Chanel has used many different marks since the 1950s including both round and oval cartouche signature plates affixed to the jewelry and hang tags. They also stamped CHANEL directly into pieces from time to time as shown below.
The earliest pieces of Chanel jewelry were unmarked. Pieces from the 1930s, '40s and early '50s rarely come up for sale on the secondary market so take care when purchasing pieces purported to be unsigned Chanel.
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Unsigned Chanel - 1930s through 1960s
The earliest pieces of Chanel costume jewelry were unsigned, but they do have some distinguishing characteristics. Examining the back construction of this piece shows how some Chanel rhinestones were set and how some of the backs on their pieces were finished. Not the most elegant construction on this small piece measuring just 1 3/8 inch wide, but quality nonetheless. This piece likely dates to the 1950s or '60s and may have been sold on a piece of Chanel clothing.
Limited quantities of Chanel jewelry were marked during the late 1950s and '60s. These are usually marked with a round plate bearing the Chanel name with three stars or sometimes CHANEL stamped directly on the piece. By and large, though, Chanel costume jewelry made during this period was not marked and must be identified by the design, components (such as the way Gripoix glass is incorporated), and the construction.
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Chanel Script Mark - 1941
A line of figural jewelry, along with other miscellaneous pieces, was produced with a Chanel script mark in 1941. Although some well-known print-based guides to costume jewelry attribute pieces marked Chanel in script to the House of Chanel, costume jewelry historians have determined that these items were actually made by Chanel Novelty Co., which was a division of Reinad (an American costume jewelry firm located in New York). Although it was not operating at the time due to World War II, the House of Chanel house did protest the use of the Chanel name and production of the novelty line using the Chanel script mark ceased.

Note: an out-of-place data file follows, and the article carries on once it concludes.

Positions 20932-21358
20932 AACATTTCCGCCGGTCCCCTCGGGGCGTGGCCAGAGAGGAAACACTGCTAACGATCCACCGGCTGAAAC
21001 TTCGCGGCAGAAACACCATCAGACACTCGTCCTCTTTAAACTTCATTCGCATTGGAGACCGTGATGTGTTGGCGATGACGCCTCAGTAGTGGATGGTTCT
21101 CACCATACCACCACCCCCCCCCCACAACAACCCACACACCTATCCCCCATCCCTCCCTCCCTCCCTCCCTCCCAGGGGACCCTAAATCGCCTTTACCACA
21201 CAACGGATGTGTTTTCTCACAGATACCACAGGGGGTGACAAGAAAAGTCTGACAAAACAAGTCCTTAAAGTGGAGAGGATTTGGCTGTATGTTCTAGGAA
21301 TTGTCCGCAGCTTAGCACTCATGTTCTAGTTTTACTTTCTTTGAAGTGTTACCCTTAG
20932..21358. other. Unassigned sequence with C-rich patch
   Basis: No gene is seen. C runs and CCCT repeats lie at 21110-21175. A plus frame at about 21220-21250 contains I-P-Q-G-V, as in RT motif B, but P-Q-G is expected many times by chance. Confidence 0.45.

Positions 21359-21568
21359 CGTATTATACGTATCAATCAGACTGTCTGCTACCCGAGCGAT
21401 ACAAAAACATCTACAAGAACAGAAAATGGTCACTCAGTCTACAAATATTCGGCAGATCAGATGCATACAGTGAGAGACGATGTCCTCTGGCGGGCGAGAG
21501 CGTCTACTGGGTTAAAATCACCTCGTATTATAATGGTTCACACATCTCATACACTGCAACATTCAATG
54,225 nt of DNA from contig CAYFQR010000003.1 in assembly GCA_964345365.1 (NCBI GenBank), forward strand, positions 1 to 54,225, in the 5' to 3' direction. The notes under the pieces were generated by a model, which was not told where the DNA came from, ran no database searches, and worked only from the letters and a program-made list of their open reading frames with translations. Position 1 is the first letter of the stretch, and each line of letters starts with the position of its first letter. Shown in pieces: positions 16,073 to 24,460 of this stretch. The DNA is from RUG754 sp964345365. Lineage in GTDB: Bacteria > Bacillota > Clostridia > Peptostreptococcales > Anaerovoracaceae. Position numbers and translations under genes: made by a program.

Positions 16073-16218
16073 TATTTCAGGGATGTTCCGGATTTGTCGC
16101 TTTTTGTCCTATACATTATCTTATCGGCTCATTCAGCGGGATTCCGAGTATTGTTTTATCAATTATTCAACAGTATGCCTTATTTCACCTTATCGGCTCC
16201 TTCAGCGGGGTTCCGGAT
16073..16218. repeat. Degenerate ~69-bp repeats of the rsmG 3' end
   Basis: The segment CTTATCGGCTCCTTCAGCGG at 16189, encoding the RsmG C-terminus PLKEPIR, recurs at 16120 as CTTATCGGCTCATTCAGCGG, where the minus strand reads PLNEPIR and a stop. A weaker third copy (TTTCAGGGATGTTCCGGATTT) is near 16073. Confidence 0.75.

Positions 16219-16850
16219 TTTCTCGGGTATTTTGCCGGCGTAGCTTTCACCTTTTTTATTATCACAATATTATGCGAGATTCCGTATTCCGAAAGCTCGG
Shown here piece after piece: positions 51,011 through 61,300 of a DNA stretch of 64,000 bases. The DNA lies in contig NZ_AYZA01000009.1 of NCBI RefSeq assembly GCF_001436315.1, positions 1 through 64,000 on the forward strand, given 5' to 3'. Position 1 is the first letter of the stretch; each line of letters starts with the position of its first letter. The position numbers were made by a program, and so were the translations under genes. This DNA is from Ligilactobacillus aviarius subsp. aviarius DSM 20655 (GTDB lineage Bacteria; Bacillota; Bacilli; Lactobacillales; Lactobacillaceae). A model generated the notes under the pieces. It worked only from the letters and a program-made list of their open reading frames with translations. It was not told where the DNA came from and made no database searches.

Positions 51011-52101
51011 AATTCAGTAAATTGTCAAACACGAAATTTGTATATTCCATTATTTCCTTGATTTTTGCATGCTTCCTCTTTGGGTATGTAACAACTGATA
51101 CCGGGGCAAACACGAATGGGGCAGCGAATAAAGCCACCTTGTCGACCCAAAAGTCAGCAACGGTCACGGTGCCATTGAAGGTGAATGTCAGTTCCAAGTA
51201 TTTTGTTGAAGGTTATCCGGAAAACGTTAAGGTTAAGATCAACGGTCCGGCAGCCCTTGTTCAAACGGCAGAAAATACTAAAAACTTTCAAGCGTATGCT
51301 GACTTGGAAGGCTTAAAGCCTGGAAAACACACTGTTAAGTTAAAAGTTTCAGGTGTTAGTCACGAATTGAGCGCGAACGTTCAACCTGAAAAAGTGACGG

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Chanel Stamped Mark
This mark was found on a necklace dating from the late 1960s or early 1970s with a very asymmetrical modern look to it. It is stamped directly into the gold plated metal on the back of the piece.
Since this type of mark is similar to that used sparingly in the 1950s, looking at the overall style of the piece helps to determine the date.
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Chanel Round Mark - 1970s
This is one of several similar marks used by the House of Chanel in the 1970s moving into the early 1980s. It shows the copyright and registered symbols above CHANEL in block letters on a round cartouche. Below that is the familiar interlocking CC logo and "Made in France." Marks from this era can be found both with and without the circular outline shown here.Continue to 5 of 8 below.
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Chanel Round Mark - 1980s
Another variation of the Chanel round signature cartouche, where "Made in France" has been replaced with the copyright symbol and date. This one shows a date of 1983 (coincidentally the year Karl Lagerfeld began to revive the House of Chanel with his fashion genius) leaving no doubt about the vintage of the piece. Most pieces from the early 1980s were marked in this way.
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Chanel Oval Mark - 1980s
Another type of oval Chanel signature cartouche, which can be found both soldered on and used as a hang tag (as shown here) on a variety of pieces. The season number is not included on these tags dating to the 1980s.
Note: Hang tags can be added to contemporary Chanel reproductions and fakes as they have been done with Miriam Haskell costume jewelry, so take care when identifying pieces based solely on the mark. Look at the overall quality and construction in comparison to genuine Chanel pieces when determining authenticity.
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Chanel Oval Mark - 1990s and Later
This mark was first used by Chanel in 1993 denoting the year the piece was made along with the season. The letter "P" signifies a piece from the spring (printemps translates to spring in French) collection, while "A" denotes the fall (automne translates to fall in French) collection for the corresponding year. Some pieces are marked with "C" for the cruise collection while others have a "V" but those are less common than the larger spring and fall collections. Jewelry sold in Chanel boutiques in the 2000s has a very similar mark, taking the guesswork out of dating these pieces.
Some authentic Chanel pieces made c. 2005 are marked Made in Italy (rather than France).
Pamela Y. Wiggins is the author of Warman's Costume Jewelry.